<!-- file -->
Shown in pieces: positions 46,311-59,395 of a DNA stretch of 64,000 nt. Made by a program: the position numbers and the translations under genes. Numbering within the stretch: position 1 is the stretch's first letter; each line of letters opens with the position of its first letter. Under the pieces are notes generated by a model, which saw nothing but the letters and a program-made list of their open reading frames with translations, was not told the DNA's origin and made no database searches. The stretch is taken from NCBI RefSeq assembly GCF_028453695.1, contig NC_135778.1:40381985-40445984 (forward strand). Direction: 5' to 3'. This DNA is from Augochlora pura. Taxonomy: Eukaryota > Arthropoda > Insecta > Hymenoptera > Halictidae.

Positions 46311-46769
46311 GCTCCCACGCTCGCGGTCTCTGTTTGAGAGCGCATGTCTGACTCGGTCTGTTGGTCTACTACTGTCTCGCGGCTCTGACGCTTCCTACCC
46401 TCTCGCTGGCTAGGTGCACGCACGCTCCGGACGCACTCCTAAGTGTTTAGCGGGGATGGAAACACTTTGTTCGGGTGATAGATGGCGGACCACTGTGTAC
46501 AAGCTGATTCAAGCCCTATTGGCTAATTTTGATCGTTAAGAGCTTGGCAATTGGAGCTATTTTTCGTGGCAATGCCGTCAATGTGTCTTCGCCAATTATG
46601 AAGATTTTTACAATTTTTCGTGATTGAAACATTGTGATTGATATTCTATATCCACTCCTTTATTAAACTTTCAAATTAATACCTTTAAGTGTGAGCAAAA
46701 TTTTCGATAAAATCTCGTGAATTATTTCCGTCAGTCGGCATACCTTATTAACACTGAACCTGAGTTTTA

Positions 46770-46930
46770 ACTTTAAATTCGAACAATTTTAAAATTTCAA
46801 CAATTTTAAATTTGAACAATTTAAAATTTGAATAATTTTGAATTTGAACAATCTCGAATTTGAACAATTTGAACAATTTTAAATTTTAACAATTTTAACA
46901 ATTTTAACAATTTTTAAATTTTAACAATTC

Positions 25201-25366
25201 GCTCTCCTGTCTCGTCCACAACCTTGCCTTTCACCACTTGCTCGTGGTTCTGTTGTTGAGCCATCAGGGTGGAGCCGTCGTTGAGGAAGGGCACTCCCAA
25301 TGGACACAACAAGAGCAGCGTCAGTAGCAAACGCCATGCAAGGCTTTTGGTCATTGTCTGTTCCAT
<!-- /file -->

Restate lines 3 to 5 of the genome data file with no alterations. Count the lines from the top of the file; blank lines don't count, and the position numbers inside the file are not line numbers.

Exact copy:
46311 GCTCCCACGCTCGCGGTCTCTGTTTGAGAGCGCATGTCTGACTCGGTCTGTTGGTCTACTACTGTCTCGCGGCTCTGACGCTTCCTACCC
46401 TCTCGCTGGCTAGGTGCACGCACGCTCCGGACGCACTCCTAAGTGTTTAGCGGGGATGGAAACACTTTGTTCGGGTGATAGATGGCGGACCACTGTGTAC
46501 AAGCTGATTCAAGCCCTATTGGCTAATTTTGATCGTTAAGAGCTTGGCAATTGGAGCTATTTTTCGTGGCAATGCCGTCAATGTGTCTTCGCCAATTATG